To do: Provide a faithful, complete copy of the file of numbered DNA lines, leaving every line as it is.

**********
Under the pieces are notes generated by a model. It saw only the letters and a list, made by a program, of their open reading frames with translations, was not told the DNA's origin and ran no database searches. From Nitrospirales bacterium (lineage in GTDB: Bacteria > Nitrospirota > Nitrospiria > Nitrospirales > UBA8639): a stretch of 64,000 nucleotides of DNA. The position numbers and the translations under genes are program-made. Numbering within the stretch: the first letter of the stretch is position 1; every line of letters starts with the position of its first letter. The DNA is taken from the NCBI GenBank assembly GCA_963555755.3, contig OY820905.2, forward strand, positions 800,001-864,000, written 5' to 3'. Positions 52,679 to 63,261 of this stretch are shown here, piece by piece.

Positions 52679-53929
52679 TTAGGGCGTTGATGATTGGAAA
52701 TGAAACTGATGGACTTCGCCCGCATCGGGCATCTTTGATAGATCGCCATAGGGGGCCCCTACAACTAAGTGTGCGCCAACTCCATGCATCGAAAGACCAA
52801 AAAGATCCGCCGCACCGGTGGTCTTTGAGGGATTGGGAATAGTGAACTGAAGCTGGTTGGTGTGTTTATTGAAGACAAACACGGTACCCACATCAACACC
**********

Under the pieces are notes generated by a model. It saw only the letters and a list, made by a program, of their open reading frames with translations, was not told the DNA's origin and ran no database searches. From Nitrospirales bacterium (lineage in GTDB: Bacteria > Nitrospirota > Nitrospiria > Nitrospirales > UBA8639): a stretch of 64,000 nucleotides of DNA. The position numbers and the translations under genes are program-made. Numbering within the stretch: the first letter of the stretch is position 1; every line of letters starts with the position of its first letter. The DNA is taken from the NCBI GenBank assembly GCA_963555755.3, contig OY820905.2, forward strand, positions 800,001-864,000, written 5' to 3'. Positions 52,679 to 63,261 of this stretch are shown here, piece by piece.

Positions 52679-53929
52679 TTAGGGCGTTGATGATTGGAAA
52701 TGAAACTGATGGACTTCGCCCGCATCGGGCATCTTTGATAGATCGCCATAGGGGGCCCCTACAACTAAGTGTGCGCCAACTCCATGCATCGAAAGACCAA
52801 AAAGATCCGCCGCACCGGTGGTCTTTGAGGGATTGGGAATAGTGAACTGAAGCTGGTTGGTGTGTTTATTGAAGACAAACACGGTACCCACATCAACACC